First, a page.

XMission's Company Journal

How XMission spam and virus filtering works.

Today I would like to go a little deeper than the typical “4 reasons” type articles I commonly post.

XMission SMTP & Spam FilteringAs a pioneer of Internet services, XMission has been providing particularly amazing email services for 20 years. We are very good at it and dedicate a tremendous amount of resources to keeping our customers’ in-boxes free of junk mail and providing quality SMTP feeds for many mail servers on the Internet. As the Product Manager for our Zimbra Unified Email & Collaboration Suite I am commonly asked what methodologies are implemented by XMission to protect customers from junk mail. This post will answer those questions.

Let’s dig in.

XMission uses a combination of internal and external RBLs (IP and URI), a cluster of SpamAssassin servers running a large custom ruleset, and the ClamAV virus scanner. This combination filters all mail service provisioned by XMission which include SMTP Spamcatcher feed for mail servers, traditional email accounts, and our hosted Zimbra Unified Email & Collaboration service.

Spamhaus RBLS: Real-time Blackhole List

Any IP address in Spamhaus’s SBL, XBL or PBL blocklists gets rejected on connection. These IPs are essentially foolproof–we’ve been aware of only two false positive attempts to send mail to XMission since 2006. These blocklists reject over two million spam messages a day.

You can see our real-time postmaster stats here:

We operate two internal IP RBLs as well. One is to reject IP addresses that appear to belong exclusively to spammers, and the other is to reject IPs that have made known attempts to compromise users (phishers, IPs attempting to authenticate via brute force, etc.).

There are a number of other RBLs (both with IPs and URIs) that do not cause rejections, but will affect the spam score of the associated message.


SpamAssassin is a popular Open Source spam scanning package. It uses a wide variety of tests to identify spam signatures ultimately making the filters very difficult for spammers to bypass. XMission operates a cluster of SpamAssassin servers. SpamAssassin uses “rules” made up primarily of regular expressions (“meta” combinations of rules and rules determined by the output of custom perl plugins are also used) and a heuristic Bayes database of tokens from messages previously scanned as spam or non-spam to assign each scanned message a score measuring it’s “spamminess”. External RBLs, DCC (a service to identify bulk mail), and Botnet (a plugin identifying characteristics comment to compromised client machines) are also used as input to determine the spam score.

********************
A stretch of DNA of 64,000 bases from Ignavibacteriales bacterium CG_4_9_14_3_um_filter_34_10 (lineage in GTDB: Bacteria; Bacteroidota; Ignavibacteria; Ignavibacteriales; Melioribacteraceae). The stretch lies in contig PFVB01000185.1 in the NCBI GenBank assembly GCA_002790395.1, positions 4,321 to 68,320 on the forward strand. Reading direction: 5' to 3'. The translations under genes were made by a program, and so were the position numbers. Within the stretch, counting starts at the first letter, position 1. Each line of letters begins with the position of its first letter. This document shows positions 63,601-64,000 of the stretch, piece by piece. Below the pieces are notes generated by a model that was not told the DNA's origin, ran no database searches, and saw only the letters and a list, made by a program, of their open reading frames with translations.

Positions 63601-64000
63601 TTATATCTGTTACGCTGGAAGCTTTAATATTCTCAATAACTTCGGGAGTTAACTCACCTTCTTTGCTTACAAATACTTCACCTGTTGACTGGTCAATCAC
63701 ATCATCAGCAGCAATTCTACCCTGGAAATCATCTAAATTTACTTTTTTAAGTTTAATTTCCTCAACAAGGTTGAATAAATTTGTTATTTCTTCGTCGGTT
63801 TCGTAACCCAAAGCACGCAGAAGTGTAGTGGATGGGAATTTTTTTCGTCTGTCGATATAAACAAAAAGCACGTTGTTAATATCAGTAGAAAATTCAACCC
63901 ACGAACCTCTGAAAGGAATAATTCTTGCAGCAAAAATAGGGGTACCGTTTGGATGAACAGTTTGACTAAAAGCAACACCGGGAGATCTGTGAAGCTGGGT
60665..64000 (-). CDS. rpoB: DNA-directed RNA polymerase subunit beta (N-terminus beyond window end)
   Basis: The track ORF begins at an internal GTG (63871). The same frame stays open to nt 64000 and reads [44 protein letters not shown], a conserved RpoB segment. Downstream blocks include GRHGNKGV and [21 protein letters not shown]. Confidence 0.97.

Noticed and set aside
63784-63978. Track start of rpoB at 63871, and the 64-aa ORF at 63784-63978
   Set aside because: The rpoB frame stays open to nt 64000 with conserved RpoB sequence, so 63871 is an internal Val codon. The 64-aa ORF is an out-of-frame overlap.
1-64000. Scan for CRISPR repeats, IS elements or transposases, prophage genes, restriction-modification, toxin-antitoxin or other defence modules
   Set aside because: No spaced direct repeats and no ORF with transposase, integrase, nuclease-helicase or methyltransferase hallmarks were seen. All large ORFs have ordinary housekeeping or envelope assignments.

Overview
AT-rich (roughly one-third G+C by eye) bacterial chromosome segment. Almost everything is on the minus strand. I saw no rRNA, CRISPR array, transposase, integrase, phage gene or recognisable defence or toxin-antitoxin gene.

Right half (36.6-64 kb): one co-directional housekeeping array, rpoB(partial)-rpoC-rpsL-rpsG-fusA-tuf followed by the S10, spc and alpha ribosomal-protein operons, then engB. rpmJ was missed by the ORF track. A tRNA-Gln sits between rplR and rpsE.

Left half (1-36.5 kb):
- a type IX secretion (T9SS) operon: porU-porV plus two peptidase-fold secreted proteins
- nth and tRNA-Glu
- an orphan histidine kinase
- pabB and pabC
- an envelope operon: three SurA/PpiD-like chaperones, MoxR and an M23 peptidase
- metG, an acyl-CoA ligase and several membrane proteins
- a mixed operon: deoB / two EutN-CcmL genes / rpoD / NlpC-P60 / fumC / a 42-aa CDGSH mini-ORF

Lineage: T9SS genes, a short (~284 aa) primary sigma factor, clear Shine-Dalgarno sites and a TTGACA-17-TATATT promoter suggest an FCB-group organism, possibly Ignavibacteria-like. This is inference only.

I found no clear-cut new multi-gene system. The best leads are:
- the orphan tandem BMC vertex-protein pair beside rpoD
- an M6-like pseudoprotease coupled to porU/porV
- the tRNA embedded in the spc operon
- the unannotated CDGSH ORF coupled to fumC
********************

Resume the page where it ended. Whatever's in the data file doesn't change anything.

SpamAssassin itself simply adds some headers to the message, identifying the message’s spam score and the rules that were hit. Email interfaces such as Outlook, Zimbra webmail, Thunderbird or Mac Mail then use those headers to determine the ultimate fate of the message in a fashion that users have some control over. Within our systems the default spam score is 8, meaning that any message that has a score of 8 automatically gets filtered to the Junk folder. The score can be raised or lowered as our user desires, and additionally, Zimbra (or other email application) filters can be created to respond to specific SpamAssassin rules. For example, if a user receives a lot of stock spam, rules that indicate stock spam could be identified and used to filter those specific messages into Junk, regardless of whether the numeral score was high enough to filter the spam.


Finally, ClamAV, a popular open source antivirus engine designed for detecting viruses, malware, Trojans, and other malicious threats, is used on our incoming mail servers. It has an excellent detection rate and allows us to create custom signatures for new viruses.

Running your own server?

Filter emails through XMission before they hit your own mail server using our Spamcatcher service. For only $15 per domain per month, you benefit from all of XMission’s spam-blocking tools, and reduce strain on your own servers.

XMission’s privacy pledge applies to email, SMTP feeds, hosted Zimbra Unified Email & Collaboration, and all products we offer.

XMission Spam filtering and SMTP wiki documents:

External Links:

Thank you for your time today. If you have questions on any of this please leave them in the comments. I look forward to hearing from you.



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5 thoughts on “How XMission spam and virus filtering works.

  • Peter says:

    Thank you for all you do to filter out spam and keep us safe. I have been with Xmission for many years and appreciate the effort you make in protecting us.

  • Don says:

    Do any of your block lists include IP addresses belonging to any US law enforcement, national security agencies and DoD?
    Are these ID’d in any way? And what’s done with them?
    How do your users ensure these are blocked if you’re not doing it?

  • John says:

    Hello Don,
    The simple answer to your question is, “No”. XMission provides email service to a very wide range of customers, including law enforcement. What we do block are viruses, malware, phishing attempts, and a huge volume of spam.
    All backed by our Privacy Pledge. (
    Let me know if you have any further questions.
    — John

  • Susan Sandack says:

    I appreciate the new spam quarantine feature which allows me to evaluate and restore messages that Xmission filters. The service indicates Xmission will clear that folder after approx. 3 weeks. Will I receive a warning or will it just happen when the folder is cleared?

  • John W. says:


    Thank you for the kind words.

    In Zimbra, the mail messages in both your “Trash” and “Junk” folders will stay for 30 days before they are automatically removed.

    It is important to note that the entire folder is not cleared out.